Convictions for the reckless transmission of HIV that rely on phylogenetic evidence are “inherently unsafe”, an editorial in the September 7th edition of the British Medical Journal argues. The authors, three expert virologists, “advise caution” when interpreting phylogenetic data that appear to show an HIV transmission link between individuals, “because the strength of any apparent linkage between viruses will never approach the degree of certainty generally expected of ‘DNA’ data in criminal court, which juries are more familiar with.”
An article in the August edition of Nature Medicine also highlights how the increasing trend to criminalise HIV transmission in several African countries is based upon “questionable science.”
A number of individuals have been prosecuted for the reckless transmission of HIV in the UK in recent years. There has been widespread concern amongst both health professionals and HIV community groups that these prosecutions, and the resulting convictions involving lengthy custodial sentences, are undermining HIV prevention efforts, deterring both the disclosure of HIV status and the uptake of HIV testing.
Virological evidence, obtained from the defendant and complainant, has been used in these cases to show that the defendant was the source of the complainant’s infection. In the recent UK cases, the prosecution has attempted to use similarities in HIV’s phylogenetic sequence in a way that is akin to DNA fingerprinting.
“This analogy is seriously misleading for several reasons,” write the authors, “and when attempting to establish that transmission occurred between specific people virological evidence should be used with caution and only in conjunction with the clinical and epidemiological evidence.”
The editorial was written by Professor Deenan Pillay of University College, London, Dr Anna Maria Geretti of the Royal Free Hospital, London, and Professor Andrew Leigh-Brown and Andrew Rambaut of the University of Edinburgh, and takes into account a discussion at a recent meeting of the UK's Expert Advisory Group on AIDS (EAGA), which advises the government on scientific aspects of HIV.
They also note that conclusions about the apparent relationship between strains of HIV found in two individuals “depends both on the assumptions made in the statistical analysis and the data made for analysis.” They note that two seemingly linked strains must not be examined in isolation be compared to other strains.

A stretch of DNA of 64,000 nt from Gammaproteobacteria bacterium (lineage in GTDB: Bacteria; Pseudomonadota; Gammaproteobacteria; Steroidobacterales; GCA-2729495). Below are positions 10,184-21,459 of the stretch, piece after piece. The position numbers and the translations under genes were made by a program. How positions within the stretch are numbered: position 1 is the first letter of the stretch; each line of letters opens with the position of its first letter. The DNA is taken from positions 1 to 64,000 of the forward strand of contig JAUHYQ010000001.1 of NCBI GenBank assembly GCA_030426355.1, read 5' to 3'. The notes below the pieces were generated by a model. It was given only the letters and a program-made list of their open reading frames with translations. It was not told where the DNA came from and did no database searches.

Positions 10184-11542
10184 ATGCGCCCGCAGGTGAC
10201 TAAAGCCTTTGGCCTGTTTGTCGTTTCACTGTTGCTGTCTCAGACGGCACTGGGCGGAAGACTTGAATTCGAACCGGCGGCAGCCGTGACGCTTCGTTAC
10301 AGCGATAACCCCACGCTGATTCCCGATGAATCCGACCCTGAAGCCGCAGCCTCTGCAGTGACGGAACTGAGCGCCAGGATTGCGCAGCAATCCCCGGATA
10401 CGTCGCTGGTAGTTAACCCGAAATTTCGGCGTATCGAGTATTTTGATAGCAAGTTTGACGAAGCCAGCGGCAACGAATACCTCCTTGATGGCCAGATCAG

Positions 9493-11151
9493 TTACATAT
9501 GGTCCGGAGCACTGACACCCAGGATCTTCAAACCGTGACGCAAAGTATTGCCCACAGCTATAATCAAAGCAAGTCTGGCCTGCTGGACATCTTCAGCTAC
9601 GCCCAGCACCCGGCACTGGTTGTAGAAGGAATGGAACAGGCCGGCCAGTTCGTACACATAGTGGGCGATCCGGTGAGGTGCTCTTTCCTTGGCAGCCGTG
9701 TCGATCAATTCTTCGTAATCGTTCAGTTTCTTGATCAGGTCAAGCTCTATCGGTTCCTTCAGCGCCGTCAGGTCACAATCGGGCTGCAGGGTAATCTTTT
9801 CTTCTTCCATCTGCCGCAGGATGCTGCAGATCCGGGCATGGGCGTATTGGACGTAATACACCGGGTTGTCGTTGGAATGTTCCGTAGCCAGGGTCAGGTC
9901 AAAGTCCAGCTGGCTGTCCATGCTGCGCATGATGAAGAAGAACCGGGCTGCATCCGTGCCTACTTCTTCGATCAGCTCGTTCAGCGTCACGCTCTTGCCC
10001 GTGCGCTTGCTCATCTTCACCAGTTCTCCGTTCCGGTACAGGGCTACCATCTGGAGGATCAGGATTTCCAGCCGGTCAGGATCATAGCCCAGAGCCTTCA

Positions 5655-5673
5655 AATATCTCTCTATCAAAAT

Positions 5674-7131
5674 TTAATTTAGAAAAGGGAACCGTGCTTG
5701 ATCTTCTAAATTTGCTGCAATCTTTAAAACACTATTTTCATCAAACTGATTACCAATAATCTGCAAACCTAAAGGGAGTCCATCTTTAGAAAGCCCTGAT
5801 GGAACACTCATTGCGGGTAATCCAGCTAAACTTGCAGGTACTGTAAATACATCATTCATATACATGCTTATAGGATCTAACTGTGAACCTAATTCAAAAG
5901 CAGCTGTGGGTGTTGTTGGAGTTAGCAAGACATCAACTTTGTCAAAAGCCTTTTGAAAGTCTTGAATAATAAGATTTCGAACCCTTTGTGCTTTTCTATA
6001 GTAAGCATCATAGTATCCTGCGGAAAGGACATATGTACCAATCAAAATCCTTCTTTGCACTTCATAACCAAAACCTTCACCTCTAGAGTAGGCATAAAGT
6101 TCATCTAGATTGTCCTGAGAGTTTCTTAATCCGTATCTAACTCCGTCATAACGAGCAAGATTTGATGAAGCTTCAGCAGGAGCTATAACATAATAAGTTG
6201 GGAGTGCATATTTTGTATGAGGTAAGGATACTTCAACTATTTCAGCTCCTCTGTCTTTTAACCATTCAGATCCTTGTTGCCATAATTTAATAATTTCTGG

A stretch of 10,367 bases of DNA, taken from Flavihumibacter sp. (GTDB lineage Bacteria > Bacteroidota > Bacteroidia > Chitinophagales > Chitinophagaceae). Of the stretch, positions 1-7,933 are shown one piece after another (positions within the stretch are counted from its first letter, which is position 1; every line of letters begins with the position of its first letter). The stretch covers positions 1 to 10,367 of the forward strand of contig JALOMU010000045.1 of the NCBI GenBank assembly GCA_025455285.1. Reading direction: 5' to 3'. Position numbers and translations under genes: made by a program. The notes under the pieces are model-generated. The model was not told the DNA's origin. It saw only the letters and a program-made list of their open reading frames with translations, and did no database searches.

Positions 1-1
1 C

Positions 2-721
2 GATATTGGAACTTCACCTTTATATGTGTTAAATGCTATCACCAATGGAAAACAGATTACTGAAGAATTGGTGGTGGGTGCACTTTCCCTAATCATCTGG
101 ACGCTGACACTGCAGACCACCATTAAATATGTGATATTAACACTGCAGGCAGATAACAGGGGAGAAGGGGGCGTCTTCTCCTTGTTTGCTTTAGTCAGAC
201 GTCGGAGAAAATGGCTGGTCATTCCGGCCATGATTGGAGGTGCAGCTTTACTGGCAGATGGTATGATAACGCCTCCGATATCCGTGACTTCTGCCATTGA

“There are serious limitations on what can and cannot be inferred using phylogenetics alone and, in our view, a conviction that relies on such evidence to establish transmission is inherently unsafe”, stress the authors who emphasise “expertise should be sought before undertaking such analyses.”
Identifying an apparent linkage between HIV in two people “says nothing” about the direction of transmission, note the authors. Nor, without the testing of all sexual contacts is it possible to rule-out transmission from the third-party.
Coinfection, superinfection, and the evolution of drug-resistant strains of HIV can all make interpretation of phylogenetic evidence more complex.
The authors conclude that “the only safe use of virus gene sequences is in circumstances where the genetic differences between viruses are sufficient to make linkage between two people doubtful.”
Prosecutions for the transmission of HIV have also occurred in several African countries, and a report in the August edition of Nature Medicine cautions against the use of phylogenetic evidence in these settings. Jusef Azad if the National AIDS Trust in the UK commented, “in the absence of really clear scientific evidence as to who infected whom, there will always be an assumption that those categorised as undesirable by society are guilty of infecting other people.”
Nor is there any evidence that prosecutions help prevent new HIV infections. Jonathan Berger of the AIDS Law Project in Johannesburg commented, “they make law makers feel good, but they have very limited positive benefits for the public”, often just further stigmatising an already stigmatised illness.
Dr Anna Maria Geretti, one of the authors of the BMJ editorial, has contributed an essay on the use of phylogenetic testing in HIV prosecutions to the NAM book Criminal HIV Transmission. To order a copy click here.